Moreover, when deciding on when to support any particular country, the views and perspectives of those impacted by this aid—the people from these countries—must be included by the foreign policy community. In states ruled by autocratic governments, this support is fattening the pockets of the regime, whether it be their own pockets, their repressive apparatus, patronage networks, etc. Moving forward, the speakers and participants of this workshop emphasized again that the U.S. is currently at a critical inflection point regarding its foreign policy writ large, but especially in the Middle East. As this report indicates, the overbearing consensus was clear: Aid to these autocratic governments must end.
To the Foreign Policy Community
Examine and enhance your research and policy recommendations to the U.S. government:
- Critically review and examine the outcomes and effectiveness of past policy recommendations to condition U.S. arms transfers, economic aid, and diplomatic protection ("U.S. support") to assess whether they have been implemented and what measurable impact they have had on the behavior of a government engaged in systematic and widespread human rights and/or international humanitarian law violations ("abusive government").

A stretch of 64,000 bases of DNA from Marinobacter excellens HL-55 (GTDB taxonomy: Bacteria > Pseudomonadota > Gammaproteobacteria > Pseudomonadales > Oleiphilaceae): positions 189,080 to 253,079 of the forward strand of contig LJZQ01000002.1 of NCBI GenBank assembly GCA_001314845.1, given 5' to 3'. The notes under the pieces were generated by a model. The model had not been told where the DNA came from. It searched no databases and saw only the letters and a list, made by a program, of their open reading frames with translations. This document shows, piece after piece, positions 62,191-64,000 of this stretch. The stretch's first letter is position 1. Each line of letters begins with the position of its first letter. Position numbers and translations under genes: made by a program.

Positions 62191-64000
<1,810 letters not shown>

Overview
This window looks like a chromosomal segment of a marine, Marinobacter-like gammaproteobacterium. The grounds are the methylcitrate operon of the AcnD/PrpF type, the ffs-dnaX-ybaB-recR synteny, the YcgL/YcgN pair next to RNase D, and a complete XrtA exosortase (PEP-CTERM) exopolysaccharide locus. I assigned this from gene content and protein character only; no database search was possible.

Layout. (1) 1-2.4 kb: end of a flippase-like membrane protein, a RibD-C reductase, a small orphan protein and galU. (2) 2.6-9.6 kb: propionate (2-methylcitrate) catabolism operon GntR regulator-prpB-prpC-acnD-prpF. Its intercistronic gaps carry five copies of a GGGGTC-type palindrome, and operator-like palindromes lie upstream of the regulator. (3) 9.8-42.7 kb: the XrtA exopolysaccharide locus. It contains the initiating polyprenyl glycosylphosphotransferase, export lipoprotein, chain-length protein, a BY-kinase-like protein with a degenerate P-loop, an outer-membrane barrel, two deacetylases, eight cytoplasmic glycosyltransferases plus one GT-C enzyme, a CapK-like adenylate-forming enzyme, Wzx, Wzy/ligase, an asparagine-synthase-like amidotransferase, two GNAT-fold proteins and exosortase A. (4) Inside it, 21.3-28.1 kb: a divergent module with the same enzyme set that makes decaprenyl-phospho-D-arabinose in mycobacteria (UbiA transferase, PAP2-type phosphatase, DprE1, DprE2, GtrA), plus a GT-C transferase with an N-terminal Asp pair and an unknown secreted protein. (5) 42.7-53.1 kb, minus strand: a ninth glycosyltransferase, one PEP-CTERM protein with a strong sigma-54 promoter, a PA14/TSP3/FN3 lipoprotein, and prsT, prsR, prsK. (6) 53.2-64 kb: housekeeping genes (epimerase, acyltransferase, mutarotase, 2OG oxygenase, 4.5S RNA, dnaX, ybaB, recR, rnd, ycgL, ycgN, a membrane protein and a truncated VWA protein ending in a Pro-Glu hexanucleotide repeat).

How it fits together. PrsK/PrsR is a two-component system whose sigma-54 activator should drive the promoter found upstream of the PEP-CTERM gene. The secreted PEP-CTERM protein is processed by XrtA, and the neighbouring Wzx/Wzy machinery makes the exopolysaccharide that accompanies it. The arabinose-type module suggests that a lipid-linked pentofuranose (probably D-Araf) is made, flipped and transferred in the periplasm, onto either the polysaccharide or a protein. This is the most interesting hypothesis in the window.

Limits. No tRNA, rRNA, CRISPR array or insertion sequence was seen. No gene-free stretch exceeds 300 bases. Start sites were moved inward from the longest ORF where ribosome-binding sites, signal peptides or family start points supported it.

- Ensure that investigations include research to represent the views of independent voices among impacted communities from the abusive government.
- In public presentations, ensure that any gathering is balanced to include independent voices from impacted communities.
Ensure that all reports and writings regarding U.S. policy in MENA:
- Critically assess and address the role and impact of U.S. support to abusive governments. If your recommendations assume the continuation of such support, even if premised as conditioned on reforms, explain why such support should continue and the costs and benefits of such support.
- Critically examine the extent to which continued U.S. support to an abusive government helps or hinders the asserted interests, as well as the human rights of the relevant country's population. Verify that continued U.S. support will not harm the rights and interests of the population.